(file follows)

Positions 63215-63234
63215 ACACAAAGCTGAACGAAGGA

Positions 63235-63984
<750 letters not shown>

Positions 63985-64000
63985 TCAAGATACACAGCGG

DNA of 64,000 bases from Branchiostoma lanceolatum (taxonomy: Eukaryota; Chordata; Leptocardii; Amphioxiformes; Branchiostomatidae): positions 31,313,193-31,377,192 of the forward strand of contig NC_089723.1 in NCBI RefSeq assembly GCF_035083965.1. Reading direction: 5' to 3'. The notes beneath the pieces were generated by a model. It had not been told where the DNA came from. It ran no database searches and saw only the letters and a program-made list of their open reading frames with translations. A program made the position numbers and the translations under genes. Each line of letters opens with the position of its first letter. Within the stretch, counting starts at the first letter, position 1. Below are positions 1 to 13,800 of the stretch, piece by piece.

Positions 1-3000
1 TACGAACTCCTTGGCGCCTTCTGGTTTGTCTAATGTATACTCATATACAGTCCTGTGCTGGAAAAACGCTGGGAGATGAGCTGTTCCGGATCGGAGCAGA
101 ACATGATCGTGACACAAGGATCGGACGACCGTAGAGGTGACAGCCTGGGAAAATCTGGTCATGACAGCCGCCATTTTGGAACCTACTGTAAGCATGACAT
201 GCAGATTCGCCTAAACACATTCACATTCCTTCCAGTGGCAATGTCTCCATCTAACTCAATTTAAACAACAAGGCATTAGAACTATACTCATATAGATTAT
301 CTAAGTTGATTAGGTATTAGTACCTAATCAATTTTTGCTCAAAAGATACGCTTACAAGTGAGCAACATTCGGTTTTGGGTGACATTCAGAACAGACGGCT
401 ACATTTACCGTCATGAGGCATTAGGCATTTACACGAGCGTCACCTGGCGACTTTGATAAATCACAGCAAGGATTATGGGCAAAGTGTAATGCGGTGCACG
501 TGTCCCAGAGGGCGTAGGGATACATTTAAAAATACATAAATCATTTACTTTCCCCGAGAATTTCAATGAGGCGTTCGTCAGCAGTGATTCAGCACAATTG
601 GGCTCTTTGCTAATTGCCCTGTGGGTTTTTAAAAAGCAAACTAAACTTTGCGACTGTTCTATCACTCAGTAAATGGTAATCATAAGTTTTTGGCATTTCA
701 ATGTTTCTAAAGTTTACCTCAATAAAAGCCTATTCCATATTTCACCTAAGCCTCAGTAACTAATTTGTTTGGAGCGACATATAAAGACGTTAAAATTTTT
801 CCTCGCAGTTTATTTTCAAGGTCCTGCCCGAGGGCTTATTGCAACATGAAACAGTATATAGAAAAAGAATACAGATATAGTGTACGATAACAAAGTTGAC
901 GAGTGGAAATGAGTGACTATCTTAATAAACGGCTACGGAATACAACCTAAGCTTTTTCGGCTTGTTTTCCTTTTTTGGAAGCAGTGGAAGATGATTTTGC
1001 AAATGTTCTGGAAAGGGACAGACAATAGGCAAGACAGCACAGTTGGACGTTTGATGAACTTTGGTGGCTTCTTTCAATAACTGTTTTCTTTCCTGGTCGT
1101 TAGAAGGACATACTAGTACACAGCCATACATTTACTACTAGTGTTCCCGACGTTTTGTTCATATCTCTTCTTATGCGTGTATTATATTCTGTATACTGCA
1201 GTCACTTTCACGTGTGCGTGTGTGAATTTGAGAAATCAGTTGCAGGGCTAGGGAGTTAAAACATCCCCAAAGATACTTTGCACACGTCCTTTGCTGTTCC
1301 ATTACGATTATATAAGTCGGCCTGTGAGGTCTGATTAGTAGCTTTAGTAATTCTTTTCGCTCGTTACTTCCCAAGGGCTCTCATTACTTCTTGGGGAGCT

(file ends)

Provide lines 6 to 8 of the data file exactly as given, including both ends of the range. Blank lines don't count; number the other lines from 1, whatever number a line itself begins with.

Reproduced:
63985 TCAAGATACACAGCGG

DNA of 64,000 bases from Branchiostoma lanceolatum (taxonomy: Eukaryota; Chordata; Leptocardii; Amphioxiformes; Branchiostomatidae): positions 31,313,193-31,377,192 of the forward strand of contig NC_089723.1 in NCBI RefSeq assembly GCF_035083965.1. Reading direction: 5' to 3'. The notes beneath the pieces were generated by a model. It had not been told where the DNA came from. It ran no database searches and saw only the letters and a program-made list of their open reading frames with translations. A program made the position numbers and the translations under genes. Each line of letters opens with the position of its first letter. Within the stretch, counting starts at the first letter, position 1. Below are positions 1 to 13,800 of the stretch, piece by piece.

Positions 1-3000